Deferred Prosecution Agreements

Deferred prosecution agreements (DPAs) became available as a tool for UK prosecutors on 24 February 2014, in relation to economic offences committed by corporates.  They enable a prosecutor to reach an agreement with a defendant (sanctioned by the court) under which the defendant will avoid a criminal conviction by agreeing to certain terms and consequences and complying with those terms during the life of the agreement, which may be for a number of years. 

Key points to note about DPAs are: 

Scope DPAs are only available in relation to economic crime offences committed by corporates, such as bribery, fraud and money laundering, regardless when those offences were committed (so long as criminal proceedings have not already commenced on or before 24 February 2014).
Code of Practice The Directors of Public Prosecutions and the SFO issued guidance in the form of a DPA Code of Practice setting out circumstances in which a prosecutor may consider entering into a DPA, the principles applying to their decision and any factors that may indicate a DPA is unsuitable. The code is available here.
Preliminary hearing Any decision to enter into a DPA must be approved by either the Director of Public Prosecutions or the Director of the SFO. There will then be a private preliminary hearing, where a judge will review whether the prosecutor’s preliminary decision to enter into a DPA is “in the interests of justice” and whether the emerging terms are “fair, reasonable and proportionate”. Only where the judge approves the preliminary decision may the process continue.
Contents of the DPA  All DPAs will include an agreed statement of facts and an expiry date. It is not necessary for the statement of facts to include admissions by the defendant, but the statement must be such that the judge approving the DPA is satisfied that the DPA captures all relevant offending and that its terms are proportionate to that offending. In relation to the sorts of terms that may be included in the DPA, schedule 17 does not provide an exhaustive list, but instead provides example terms to assist the parties and judges in making their decisions relating to DPAs, acknowledging that each case (and what terms will be appropriate) will turn on its own facts. Note that the terms may include penalties that could not otherwise be imposed by a court (e.g. the appointment of a monitor).
Financial penalty The terms of the DPA will usually require the defendant to pay a financial penalty. Schedule 17 states that any financial penalty is to be broadly comparable to a fine that the court would have imposed upon the defendant following a guilty plea. According to the Code of Practice, this is intended to enable the parties and courts to have regard to relevant pre-existing sentencing principles and guidelines in order to determine the appropriate level for a financial penalty in an individual case. This should include consideration of the defendant’s means and, where compensation is appropriate, this should be given priority over a penalty.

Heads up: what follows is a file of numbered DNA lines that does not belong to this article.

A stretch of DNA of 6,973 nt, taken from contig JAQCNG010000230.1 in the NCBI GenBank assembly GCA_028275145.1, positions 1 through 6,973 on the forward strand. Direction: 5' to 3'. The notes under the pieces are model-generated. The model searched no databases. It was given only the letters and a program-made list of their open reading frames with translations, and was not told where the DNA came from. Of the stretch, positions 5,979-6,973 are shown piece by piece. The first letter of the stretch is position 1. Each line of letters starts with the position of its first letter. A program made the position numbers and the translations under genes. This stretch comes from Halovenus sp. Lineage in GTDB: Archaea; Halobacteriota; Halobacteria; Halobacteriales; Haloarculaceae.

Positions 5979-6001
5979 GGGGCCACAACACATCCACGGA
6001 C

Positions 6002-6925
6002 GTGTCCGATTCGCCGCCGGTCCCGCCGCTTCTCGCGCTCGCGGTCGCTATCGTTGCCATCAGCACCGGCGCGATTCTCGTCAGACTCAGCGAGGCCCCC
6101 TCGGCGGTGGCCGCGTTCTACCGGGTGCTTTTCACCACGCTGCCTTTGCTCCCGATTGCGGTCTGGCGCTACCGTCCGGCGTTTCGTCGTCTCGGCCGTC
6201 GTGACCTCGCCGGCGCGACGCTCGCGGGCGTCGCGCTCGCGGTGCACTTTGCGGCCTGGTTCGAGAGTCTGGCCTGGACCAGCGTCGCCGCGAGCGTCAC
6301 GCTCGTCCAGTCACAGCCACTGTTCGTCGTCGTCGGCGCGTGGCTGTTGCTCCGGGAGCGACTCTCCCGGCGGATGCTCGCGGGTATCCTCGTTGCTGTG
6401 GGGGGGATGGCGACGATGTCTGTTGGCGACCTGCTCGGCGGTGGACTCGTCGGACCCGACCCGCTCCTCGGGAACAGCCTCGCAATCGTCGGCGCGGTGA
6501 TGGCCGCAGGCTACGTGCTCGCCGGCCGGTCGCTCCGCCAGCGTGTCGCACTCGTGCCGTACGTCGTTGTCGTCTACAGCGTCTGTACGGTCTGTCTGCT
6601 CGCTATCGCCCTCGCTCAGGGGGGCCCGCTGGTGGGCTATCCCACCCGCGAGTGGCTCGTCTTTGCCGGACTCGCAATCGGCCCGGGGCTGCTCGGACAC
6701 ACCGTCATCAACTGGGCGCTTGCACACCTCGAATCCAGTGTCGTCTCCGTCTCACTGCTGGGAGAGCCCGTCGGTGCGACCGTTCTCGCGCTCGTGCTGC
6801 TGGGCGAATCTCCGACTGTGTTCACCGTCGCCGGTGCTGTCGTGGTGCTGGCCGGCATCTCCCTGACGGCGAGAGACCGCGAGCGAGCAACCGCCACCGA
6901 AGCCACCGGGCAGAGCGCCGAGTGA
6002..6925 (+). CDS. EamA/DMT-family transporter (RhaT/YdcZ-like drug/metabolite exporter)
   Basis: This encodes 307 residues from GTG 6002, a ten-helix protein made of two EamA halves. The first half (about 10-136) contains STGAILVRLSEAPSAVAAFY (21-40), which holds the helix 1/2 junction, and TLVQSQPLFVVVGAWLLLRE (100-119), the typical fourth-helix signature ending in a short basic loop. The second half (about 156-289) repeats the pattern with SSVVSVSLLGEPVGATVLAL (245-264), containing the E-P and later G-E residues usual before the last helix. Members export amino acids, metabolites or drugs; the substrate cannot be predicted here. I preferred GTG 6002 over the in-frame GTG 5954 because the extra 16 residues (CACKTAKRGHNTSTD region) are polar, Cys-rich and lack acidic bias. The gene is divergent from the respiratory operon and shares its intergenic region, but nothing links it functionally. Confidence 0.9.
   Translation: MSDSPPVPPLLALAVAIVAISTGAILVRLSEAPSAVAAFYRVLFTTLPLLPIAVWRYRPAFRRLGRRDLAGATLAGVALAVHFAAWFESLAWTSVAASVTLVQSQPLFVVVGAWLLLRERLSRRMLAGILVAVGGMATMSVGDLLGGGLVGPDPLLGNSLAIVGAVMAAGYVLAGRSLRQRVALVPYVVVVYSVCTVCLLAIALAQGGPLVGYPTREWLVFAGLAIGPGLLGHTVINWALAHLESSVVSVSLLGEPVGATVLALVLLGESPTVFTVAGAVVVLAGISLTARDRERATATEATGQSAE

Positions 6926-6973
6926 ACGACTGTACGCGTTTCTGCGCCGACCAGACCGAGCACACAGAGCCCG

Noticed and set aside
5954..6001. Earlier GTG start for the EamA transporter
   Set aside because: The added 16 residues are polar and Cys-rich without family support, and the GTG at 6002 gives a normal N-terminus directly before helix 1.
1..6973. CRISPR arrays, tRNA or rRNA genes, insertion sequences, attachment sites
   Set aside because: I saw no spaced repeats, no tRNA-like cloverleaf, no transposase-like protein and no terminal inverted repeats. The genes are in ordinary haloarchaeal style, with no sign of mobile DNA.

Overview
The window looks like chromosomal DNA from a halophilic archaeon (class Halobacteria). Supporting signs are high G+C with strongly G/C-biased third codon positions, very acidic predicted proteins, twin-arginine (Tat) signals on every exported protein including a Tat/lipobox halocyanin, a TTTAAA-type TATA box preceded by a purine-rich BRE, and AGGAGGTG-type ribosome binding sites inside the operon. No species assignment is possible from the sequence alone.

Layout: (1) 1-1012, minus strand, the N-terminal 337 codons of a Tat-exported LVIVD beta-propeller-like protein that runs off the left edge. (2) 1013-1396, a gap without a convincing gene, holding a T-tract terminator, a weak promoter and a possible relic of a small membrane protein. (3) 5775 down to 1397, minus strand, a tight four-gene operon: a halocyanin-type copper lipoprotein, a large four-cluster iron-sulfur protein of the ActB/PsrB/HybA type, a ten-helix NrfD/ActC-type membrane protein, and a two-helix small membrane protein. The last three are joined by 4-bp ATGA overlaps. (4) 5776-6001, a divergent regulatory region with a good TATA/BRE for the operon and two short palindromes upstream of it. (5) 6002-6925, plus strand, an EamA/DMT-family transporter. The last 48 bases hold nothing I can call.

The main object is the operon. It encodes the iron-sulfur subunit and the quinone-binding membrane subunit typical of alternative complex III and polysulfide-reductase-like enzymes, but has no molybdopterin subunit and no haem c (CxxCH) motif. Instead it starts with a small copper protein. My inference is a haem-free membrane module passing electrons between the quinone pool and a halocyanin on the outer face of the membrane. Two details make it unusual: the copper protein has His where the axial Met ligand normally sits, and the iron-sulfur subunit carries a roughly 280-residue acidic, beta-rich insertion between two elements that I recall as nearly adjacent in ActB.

Use of documents In the event that negotiations do not result in a DPA being agreed, the prosecutor may use as evidence in a subsequent prosecution any pre-existing contemporaneous documents provided during the negotiations and/or any investigation report, interview notes or witness statements disclosed to the prosecutor prior to the prosecutor commencing DPA negotiations with the defendant. The position is different where reports or notes are provided once negotiations have begun; however, implicit in the Code of Practice is that defendants would be expected to provide such materials as a precursor to being invited by a prosecutor to enter into DPA negotiations.
Judicial approval of the final DPA Once agreed between the parties, the final terms of the DPA will be set out before a judge, in private, so that any remaining issues can be resolved. Once resolved, the judge will approve the DPA in open court.
Publicly available information Once approved, the prosecutor will publish the final DPA and agreed statement of facts. Upon expiry of the DPA, the prosecutor will publish details of how the terms were complied with. In the event the DPA is breached, varied or terminated, the prosecutor will publish details of the relevant facts and approach taken.
Breach of the DPA In the event of a breach, the prosecutor has discretion to apply to the court to terminate the DPA. The DPA may contain terms which provide penalties for minor breaches of its terms in specific circumstances. This may apply, for example, to late compliance with terms, where a specified financial penalty may be imposed.
Impact on individuals DPAs are only available to corporates.  The Code of Practice and the SFO have made clear that they will expect the defendant corporate to assist them in gathering evidence against individuals involved in the wrongdoing, including employees and executives of the corporate.  Therefore, while the corporate itself may benefit from the DPA process, it will need to bear in mind that its co-operation and any admissions may ultimately result in prosecution of its staff.